At least nine people have been killed and as many as 160 injured in a massive blast outside the Australian embassy in Indonesia's capital, Jakarta.
Security guards or passers-by may have been killed in the blast
Jakarta's police chief said a suicide car bomb may have caused the blast, and linked it to bomb expert Azahari Husin.
Da'i Bachtiar said it was similar to those used on the city's Marriott Hotel last year and Bali nightclubs in 2002.
It bore the hallmark of militant Islamists Jemaah Islamiah (JI), widely blamed for both attacks, he said.
The BBC's Rachel Harvey says the attack left a large crater in the ground and damaged nearby buildings and vehicles.
Azahari Husin, a British-trained Malaysian engineer and one of Asia's most-wanted men, is suspected of playing a part in building both devices.
Appeal for calm
Indonesian President Megawati Sukarnoputri broke off a visit to Brunei where she was attending a royal wedding, flying to the scene of the blast and visited local hospitals.
"[I] hope that all Indonesians will remain calm and will not get panicked. Certainly, those
who do not want the election to succeed want us to get panicked," she said in a televised statement before her return.
The second and final round of the country's presidential elections are due on 20 September.
Until now security and terrorism have not been major campaign issues, but that will almost certainly change now, our correspondent says.
Australian Foreign Minister Alexander Downer said the attack was targeted at his country.
"It was outside the Australian embassy, you would have to conclude that it was directed towards Australia," Mr Downer said in Adelaide before leaving for Jakarta.
Prime Minister John Howard said all Australian embassy staff had survived though some local employees remained unaccounted for.
All the dead were Indonesians.
The blast happened at about 1030 local time (0330 GMT) in the southern district of Kuningan.
One witness said he may have seen the vehicle that was used in the bombing.
"Before the bomb blast, a mini-van car intentionally hit the road divider which was placed in front of the embassy's gate," Ismanto, an embassy security guard, told Indonesia's Antara news agency.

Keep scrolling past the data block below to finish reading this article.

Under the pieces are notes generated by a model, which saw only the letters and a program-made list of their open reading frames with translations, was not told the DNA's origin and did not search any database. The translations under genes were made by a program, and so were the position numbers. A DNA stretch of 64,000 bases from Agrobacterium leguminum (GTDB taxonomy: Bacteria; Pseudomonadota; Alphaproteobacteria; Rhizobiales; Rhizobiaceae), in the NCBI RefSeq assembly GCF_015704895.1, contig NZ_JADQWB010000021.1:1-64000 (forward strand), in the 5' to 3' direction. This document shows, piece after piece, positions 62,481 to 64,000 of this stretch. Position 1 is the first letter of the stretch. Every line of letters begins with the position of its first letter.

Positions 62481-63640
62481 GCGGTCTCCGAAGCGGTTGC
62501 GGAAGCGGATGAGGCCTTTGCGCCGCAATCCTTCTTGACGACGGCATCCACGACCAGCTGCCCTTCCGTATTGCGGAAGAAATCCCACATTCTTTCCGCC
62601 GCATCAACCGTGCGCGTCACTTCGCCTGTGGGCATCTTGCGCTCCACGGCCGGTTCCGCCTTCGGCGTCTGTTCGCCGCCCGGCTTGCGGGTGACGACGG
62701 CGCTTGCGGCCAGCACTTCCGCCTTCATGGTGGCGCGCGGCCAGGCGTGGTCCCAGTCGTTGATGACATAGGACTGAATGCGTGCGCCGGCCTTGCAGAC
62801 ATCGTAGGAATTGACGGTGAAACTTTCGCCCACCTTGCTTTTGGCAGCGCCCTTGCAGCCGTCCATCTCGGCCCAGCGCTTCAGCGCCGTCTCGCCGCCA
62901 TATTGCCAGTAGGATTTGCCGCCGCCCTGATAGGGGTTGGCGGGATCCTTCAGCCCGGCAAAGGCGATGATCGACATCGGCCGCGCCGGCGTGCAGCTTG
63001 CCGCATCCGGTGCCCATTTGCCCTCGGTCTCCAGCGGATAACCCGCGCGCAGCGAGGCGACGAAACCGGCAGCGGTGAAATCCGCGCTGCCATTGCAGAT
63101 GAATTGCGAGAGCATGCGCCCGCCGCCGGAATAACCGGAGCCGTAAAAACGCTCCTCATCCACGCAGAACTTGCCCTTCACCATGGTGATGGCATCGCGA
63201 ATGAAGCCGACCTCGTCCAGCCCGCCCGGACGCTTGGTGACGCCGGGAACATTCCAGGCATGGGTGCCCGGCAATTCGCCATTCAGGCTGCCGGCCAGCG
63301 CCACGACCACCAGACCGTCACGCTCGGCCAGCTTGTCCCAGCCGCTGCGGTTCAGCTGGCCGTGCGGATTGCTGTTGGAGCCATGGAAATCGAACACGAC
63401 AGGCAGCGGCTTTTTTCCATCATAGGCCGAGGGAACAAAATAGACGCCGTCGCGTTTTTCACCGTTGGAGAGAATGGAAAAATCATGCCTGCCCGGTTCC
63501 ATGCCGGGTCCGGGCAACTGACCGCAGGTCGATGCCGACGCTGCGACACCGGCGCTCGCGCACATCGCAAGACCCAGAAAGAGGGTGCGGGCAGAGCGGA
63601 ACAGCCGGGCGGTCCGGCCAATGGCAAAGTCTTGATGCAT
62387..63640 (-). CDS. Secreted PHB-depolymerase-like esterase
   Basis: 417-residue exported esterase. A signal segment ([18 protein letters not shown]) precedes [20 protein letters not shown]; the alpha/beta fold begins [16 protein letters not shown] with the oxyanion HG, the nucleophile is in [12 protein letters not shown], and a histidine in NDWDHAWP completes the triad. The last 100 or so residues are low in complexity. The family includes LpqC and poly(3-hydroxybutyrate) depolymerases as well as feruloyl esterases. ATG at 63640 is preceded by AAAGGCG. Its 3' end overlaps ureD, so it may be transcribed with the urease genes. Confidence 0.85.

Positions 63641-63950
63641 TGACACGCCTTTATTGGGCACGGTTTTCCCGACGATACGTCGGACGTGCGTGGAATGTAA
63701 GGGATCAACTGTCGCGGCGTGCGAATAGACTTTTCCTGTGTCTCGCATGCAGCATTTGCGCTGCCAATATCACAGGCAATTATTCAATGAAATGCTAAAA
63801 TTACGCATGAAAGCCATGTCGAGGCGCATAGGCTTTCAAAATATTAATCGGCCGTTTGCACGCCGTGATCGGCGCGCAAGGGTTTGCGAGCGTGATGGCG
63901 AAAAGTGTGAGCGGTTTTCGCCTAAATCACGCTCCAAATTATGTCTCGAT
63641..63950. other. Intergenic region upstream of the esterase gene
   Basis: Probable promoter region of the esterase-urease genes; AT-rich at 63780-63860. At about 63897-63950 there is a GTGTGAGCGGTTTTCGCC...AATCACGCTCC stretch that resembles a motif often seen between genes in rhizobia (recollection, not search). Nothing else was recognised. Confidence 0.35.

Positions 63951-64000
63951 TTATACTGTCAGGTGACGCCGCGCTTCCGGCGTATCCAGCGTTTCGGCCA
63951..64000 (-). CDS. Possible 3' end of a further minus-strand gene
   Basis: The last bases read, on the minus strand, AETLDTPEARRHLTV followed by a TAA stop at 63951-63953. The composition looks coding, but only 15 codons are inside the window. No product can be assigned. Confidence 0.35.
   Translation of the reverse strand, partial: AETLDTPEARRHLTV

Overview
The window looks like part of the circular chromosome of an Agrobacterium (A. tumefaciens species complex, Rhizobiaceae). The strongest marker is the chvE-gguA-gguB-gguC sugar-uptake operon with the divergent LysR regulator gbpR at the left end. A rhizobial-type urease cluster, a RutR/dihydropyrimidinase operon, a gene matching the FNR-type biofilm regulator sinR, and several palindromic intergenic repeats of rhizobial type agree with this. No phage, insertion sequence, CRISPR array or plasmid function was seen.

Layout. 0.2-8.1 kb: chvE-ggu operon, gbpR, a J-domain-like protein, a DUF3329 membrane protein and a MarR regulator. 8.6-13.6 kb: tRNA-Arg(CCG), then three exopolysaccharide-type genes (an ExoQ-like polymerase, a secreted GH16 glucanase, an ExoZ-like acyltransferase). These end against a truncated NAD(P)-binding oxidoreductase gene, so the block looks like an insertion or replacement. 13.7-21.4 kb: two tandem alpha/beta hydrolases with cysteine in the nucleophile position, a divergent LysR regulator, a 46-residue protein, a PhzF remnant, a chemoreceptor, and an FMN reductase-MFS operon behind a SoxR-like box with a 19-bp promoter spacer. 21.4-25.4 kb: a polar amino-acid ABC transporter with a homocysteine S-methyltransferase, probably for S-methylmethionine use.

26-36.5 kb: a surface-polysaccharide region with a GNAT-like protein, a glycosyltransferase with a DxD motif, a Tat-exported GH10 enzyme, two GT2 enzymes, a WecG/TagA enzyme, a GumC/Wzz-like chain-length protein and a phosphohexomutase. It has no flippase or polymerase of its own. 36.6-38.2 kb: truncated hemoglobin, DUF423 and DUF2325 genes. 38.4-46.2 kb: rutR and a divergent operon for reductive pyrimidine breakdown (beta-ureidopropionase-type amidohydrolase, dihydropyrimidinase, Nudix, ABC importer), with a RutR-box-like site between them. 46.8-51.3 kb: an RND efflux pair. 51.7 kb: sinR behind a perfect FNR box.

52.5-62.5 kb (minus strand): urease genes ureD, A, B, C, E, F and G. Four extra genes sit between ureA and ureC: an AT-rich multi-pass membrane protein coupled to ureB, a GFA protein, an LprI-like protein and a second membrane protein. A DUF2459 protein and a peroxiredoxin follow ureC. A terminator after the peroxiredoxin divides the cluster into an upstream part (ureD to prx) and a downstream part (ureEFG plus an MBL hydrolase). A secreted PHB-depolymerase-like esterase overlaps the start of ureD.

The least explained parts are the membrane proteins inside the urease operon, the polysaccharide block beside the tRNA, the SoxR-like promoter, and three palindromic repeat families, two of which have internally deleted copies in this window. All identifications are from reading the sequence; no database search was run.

Our correspondent says the embassy itself, in one of Jakarta's most exclusive and busiest business districts, is well protected by a security fence. But an Australian spokesman said the building sustained "serious" damage.
The centre of the blast was the road just in front of the embassy, but office blocks on either side were severely damaged.
INDONESIA'S WAVE OF TERROR
December 2000 - Church bombings kill 19
October 2002 - Bali attacks kill 202, many Australian
December 2002 - Sulawesi McDonald's kills three
August 2003 - Jakarta Marriott Hotel bomb kills 12
September 2004 - Bomb outside Australian embassy in Jakarta
Plumes of smoke could be seen rising into the air above the site. There were gaping holes where windows were blown out. Glass, concrete and metal lay strewn across the ground.
Mangled remains of vehicles littered the area, many apparently lifted into the air by the force of the blast.
Our correspondent says Western embassies recently raised their security alerts, citing credible intelligence that an attack on Jakarta was planned.
Indonesia's financial markets went into a tailspin after news of the attack emerged, falling about 4% but later recovering.
The blast also came exactly a month before Australia's general election on 9 October, where terrorism is already a campaign issue.